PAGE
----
Vinson Cole and Friends
Vinson Cole is one of the most respected behind-the-scenes players in Kansas City. In addition to appearing on many of the world’s greatest stages, the tenor has overseen the training of countless musicians. He’s currently an instructor at the UMKC Conservatory of Music and Dance. Cole’s many contributions will be recognized at Sunday’s benefit concert for the Lyric Opera of Kansas City.
4 p.m. Sunday, Jan. 11. Folly Theater. 816-474-4444. follytheater.org. $30-$125.
“Mrs. Wilson’s Deadly Surprise,” Kansas City Mystery Players
In the mood for murder? Valorie Phillips, the founder and owner of Kansas City Mystery Players, pledges that any one of “10 to 12 of our audience members might kill someone” during productions of “Mrs. Wilson’s Deadly Surprise.” Guided and abetted by the play’s two actors, the audience will be drawn into the action. Some will play suspects, while others will attempt to determine “whodunnit.” A recent addition to the area’s stable of dinner theater companies, the Kansas City Mystery Players is promoted with the cheerfully macabre motto “You’ll die laughing.”
6 p.m. Friday, Jan. 9, and 6 p.m. Saturday, Jan. 17. Longview Mansion. 816-830-3886. kcmysteryplayers.com. $46.75.
Comedian Bruce Bruce coats his acerbic observations with honeyed humor. A big man, Bruce tells fat jokes without seeming mean-spirited. One of his amusing routines involves his powerlessness over discount promotions at fast-food establishments. The Atlanta native is loud but rarely vulgar as he riffs on differences between the races, his fear of doctors and the irresistible allure of Krispy Kreme doughnuts. His comedic skills have been featured in movies including “XXX: State of the Union” and “The Wash,” and music videos by Kem and OutKast.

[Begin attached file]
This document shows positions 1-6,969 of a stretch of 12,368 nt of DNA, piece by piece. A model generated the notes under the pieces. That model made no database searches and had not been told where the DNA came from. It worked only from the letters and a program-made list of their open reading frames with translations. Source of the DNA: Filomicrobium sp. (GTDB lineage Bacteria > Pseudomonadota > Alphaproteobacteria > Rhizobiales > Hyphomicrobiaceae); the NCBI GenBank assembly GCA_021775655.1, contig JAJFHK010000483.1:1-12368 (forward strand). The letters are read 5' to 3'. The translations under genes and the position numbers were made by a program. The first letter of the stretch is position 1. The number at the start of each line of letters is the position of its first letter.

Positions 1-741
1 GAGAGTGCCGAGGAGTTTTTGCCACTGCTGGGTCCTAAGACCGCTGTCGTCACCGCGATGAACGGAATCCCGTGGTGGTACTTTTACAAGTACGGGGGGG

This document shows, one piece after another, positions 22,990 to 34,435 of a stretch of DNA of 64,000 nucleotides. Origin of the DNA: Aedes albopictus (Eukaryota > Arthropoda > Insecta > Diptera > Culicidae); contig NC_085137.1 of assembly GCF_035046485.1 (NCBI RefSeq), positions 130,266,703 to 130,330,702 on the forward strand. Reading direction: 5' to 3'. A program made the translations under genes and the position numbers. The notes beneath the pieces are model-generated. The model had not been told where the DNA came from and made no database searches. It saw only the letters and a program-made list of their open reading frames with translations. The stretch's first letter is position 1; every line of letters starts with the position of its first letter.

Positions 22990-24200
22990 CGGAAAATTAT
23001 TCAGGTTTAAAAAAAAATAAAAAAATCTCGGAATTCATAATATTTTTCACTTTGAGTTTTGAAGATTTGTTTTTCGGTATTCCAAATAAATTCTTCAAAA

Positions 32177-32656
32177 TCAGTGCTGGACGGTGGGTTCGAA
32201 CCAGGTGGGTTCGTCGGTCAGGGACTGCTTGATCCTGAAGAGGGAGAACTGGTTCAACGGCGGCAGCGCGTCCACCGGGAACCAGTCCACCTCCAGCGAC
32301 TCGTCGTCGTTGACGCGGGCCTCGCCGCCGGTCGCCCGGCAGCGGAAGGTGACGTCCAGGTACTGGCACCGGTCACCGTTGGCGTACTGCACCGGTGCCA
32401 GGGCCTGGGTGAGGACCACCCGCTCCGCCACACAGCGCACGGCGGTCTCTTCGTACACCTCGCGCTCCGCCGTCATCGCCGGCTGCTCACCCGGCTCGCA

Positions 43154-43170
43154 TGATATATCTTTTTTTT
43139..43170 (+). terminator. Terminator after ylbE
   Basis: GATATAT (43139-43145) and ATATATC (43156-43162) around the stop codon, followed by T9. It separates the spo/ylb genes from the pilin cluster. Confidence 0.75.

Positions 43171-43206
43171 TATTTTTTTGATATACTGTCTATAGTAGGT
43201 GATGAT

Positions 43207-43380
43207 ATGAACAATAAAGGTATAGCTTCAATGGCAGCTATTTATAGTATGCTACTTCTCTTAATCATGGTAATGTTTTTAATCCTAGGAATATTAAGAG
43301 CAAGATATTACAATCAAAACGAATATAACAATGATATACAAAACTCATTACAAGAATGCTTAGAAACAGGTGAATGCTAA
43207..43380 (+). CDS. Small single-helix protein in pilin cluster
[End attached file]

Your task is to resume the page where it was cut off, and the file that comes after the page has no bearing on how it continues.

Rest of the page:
8 p.m. and 10:30 p.m. Friday, Jan. 9, 7 p.m. and 10 p.m. Saturday, Jan. 10, 7 p.m. Sunday, Jan. 11. Kansas City Improv. 816-759-5233. improvkc.com. $25.
From conventional swing to innovative explorations, immeasurable permutations of jazz are regularly performed in Kansas City. One of the most consistently entertaining and dependably fun variations of traditional Kansas City jazz is on tap every Friday afternoon at the Phoenix. Lonnie McFadden, a terrific showman known as half of the McFadden Brothers, entertains with voice, trumpet and tap-dancing. A winning combination of cabaret, R&B and jazz, McFadden’s show benefits from the support of sympathetic musicians, including versatile pianist Mark Lowrey.
4:30 p.m. Friday, Jan. 9. The Phoenix 816-221-5299. thephoenixkc.com. $5.
Missouri Mavericks vs. Evansville IceMen
He may not be as well known as the Royals’ Sluggerrr or the Chiefs’ K.C. Wolf, but Mac, the equine cheerleader of the Missouri Mavericks, is no less lovable. He claimed the title of best mascot for the second consecutive season in the 2014 “Best of the Best” Awards in the Central Hockey League last year. Mac will celebrate his birthday at his team’s match against the Evansville IceMen at Independence Events Center on Friday. Bobbleheads of Mac, the Mavericks’ official director of fun and games, will be distributed to fans.
7:05 p.m. Friday, Jan. 9. Independence Events Center. 816-252-7825. missourimavericks.com. $16-$38.
In addition to the spiritual inspiration afforded by their faiths, many jazz musicians have benefited from their relationships with churches. Mary Lou Williams, who played an enormous role in Kansas City’s storied jazz heyday, later composed seminal religious works such as “Black Christ of the Andes.” The tradition continues with the new Kansas City Jazz Vespers series at First Baptist Church of Kansas City. The inaugural event features Book of Gaia, the vocal group that highlights the talents of Pamela Baskin-Watson, Nedra Dixon and Angela Hagenbach. The band will perform secular material in a conventional concert setting.
6 p.m. Sunday, Jan. 11. First Baptist Church of Kansas City. 816-942-1866. kcjazzvespers.com. Free.